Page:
I gave Sears their props. I was happy with our purchase. (To get up to speed, and to see what I was dealing with, you may see my previous post Washer and Dryer Shopping :: Sizing Considerations.) Sure – we had to settle for the smaller capacity equipment. And yes, I do risk going with a scratch and dent dryer in a color that may not be matched in a few years. But for now – they looked great and we (read: the wife) was extremely happy.
Of course, we opted to pick up the new appliances ourselves. (Read: Saving of $65 for each appliance). A little cardboard, some ratchet straps, an appliance cart, and timely help from neighbors – no problem. I was well on my way to completing the kitchen to laundry room conversion. (As touched on in this post.)
Prepping the Dryer for Side Venting
Any time I make a major purchase, I try to get my hands on the installation instructions long before the fixture goes in. I didn’t really have that luxury this time. (I guess it is because the project manager on this job is really running things loosely.) But – shortly after we loaded in the dryer, I opened the included booklet.
I was surprised and taken aback to note in the instructions that with venting a gas dryer (the flavor with which I was working) could only be side-vented out of the right side. Electric models could go both ways. It was the gas inlet, here, that would interfere with attempting this in any other way. (And either way this would work out fantastically for me.)
I was aware going in and I had learned (not in any certain terms) that for side-venting on a dryer, some models could be configured using an off-the-shelf duct. In the case of our Frigidaire, a model-specific adapter would, however, be needed.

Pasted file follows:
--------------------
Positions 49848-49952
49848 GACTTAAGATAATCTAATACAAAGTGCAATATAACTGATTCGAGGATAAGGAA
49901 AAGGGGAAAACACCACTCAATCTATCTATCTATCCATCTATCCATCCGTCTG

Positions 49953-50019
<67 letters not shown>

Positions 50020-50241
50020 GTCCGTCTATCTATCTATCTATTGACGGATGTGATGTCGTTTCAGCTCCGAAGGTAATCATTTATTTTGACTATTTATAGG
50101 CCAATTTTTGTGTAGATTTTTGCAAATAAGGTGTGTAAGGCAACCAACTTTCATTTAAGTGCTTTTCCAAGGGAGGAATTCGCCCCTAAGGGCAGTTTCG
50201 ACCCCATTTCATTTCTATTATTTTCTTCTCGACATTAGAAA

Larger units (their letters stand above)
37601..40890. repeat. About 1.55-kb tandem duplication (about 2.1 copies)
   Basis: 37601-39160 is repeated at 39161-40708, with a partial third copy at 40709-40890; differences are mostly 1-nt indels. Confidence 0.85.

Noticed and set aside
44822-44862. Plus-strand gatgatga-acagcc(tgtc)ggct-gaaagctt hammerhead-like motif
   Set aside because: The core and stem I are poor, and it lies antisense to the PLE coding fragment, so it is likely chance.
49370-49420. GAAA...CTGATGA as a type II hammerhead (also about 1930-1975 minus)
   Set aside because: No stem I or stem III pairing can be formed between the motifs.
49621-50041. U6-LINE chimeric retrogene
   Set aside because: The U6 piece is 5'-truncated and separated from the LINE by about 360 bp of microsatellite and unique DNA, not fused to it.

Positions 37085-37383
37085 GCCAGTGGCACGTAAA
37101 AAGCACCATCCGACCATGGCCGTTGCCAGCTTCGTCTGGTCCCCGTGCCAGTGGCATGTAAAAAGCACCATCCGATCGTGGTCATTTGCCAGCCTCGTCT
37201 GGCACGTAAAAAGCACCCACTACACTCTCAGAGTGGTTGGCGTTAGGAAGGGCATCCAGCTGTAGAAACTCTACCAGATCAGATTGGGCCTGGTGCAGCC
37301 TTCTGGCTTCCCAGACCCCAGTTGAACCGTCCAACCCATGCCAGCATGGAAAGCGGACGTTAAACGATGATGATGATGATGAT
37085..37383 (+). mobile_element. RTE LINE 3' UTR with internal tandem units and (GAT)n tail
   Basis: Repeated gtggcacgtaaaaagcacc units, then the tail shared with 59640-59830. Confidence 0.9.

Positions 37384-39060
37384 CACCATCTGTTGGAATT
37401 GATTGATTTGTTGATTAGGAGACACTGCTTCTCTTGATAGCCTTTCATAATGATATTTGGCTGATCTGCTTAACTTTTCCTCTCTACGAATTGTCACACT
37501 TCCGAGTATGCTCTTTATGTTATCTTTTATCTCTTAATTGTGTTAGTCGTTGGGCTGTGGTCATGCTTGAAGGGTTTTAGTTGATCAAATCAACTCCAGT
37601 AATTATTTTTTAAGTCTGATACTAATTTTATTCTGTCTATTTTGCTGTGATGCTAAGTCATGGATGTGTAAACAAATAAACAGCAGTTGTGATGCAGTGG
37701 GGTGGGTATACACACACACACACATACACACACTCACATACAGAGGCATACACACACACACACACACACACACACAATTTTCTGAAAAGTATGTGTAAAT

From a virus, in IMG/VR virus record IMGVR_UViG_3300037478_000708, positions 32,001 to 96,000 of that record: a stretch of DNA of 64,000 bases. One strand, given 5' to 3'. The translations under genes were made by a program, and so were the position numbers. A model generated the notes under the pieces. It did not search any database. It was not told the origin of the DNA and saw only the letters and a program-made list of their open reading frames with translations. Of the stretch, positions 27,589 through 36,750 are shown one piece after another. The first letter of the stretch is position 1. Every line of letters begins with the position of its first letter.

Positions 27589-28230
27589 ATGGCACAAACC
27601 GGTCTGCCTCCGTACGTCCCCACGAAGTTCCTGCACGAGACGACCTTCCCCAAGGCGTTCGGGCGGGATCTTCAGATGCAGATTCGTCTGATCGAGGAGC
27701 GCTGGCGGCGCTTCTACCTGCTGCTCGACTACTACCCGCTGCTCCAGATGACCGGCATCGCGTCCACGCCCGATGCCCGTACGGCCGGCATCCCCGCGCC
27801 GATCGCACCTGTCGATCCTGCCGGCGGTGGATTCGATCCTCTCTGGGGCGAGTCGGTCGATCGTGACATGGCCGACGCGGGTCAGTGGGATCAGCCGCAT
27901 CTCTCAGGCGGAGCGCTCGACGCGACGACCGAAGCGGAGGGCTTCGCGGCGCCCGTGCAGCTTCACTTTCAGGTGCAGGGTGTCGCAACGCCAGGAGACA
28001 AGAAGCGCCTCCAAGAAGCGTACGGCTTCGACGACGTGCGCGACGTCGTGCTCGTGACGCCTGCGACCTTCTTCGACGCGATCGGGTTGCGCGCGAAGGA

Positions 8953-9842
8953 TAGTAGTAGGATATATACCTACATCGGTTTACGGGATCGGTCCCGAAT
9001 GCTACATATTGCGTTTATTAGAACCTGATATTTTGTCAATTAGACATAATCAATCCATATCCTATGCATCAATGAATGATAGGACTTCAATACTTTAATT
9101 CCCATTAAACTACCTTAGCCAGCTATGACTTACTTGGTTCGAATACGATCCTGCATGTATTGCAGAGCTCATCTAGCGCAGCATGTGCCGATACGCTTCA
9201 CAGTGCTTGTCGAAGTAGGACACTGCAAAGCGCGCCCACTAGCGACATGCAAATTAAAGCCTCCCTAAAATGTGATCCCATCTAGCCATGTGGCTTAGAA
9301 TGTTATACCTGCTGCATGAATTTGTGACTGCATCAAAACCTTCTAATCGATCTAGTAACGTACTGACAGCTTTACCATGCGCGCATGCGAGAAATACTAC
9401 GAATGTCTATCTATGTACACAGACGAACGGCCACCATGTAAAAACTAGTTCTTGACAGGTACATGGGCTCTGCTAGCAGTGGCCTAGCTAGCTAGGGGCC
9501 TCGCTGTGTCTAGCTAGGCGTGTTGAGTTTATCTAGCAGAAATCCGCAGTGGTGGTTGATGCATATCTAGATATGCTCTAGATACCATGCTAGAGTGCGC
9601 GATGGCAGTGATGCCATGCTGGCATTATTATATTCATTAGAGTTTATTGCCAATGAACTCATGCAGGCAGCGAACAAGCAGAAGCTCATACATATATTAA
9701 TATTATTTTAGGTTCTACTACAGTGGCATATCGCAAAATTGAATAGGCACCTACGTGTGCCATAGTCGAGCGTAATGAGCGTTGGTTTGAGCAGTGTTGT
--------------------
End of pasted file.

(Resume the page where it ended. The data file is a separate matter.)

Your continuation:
To order this, I pulled up Sears Parts Direct – $20 charged to my card and five or so business days later – I received it in the mail. I was surprised that this attachment was nothing more than shorter version of the heavy gauge steel duct already fitted to the unit. You see, it had a mounting clip welded to it.
Setting the Pedestal
To start, I removed the back panel of the pedestal. (I hope this doesn’t destabilize it as a platform.) My hope was to slide my gas stub up into the back of it. In reality, however, this really only gained me a fraction of an inch. I was hoping for more, but because of the gas inlet, and where it was placed on the dryer. My gas line later would butt the wall.
With this pedestal set in place, mounting hardware installed, and leveled as per instructions, I began work on the back of the dryer as sat in the center of the floor.
Configuring the Venting Outlet
I removed the back cover – and accessed the situation. I installed the new attachment. Fitted it with a full swivel duct 90, and added a 48 inch long, 4″ round steel extension to the elbow. The extension would bring the venting out of the side of the appliance.
That’s not exactly the order of the events – at some point in there I had to address the knock-out in the side of the dryer. Similar to what I would do with some electrical applications – I whacked the head of an old screwdriver with a rubber mallet. I moved around the perimeter of it and in a matter of moments my path was cleared.
Holding my duct extension in place, I took a rough measurement. I had to shorten the extension that I purchased. As opposed to attempting this cut with a pair of aviator snips or with a hack saw, I set the assembled tube on my miter saw and whacked it off. I visited the rough edges with a fine file.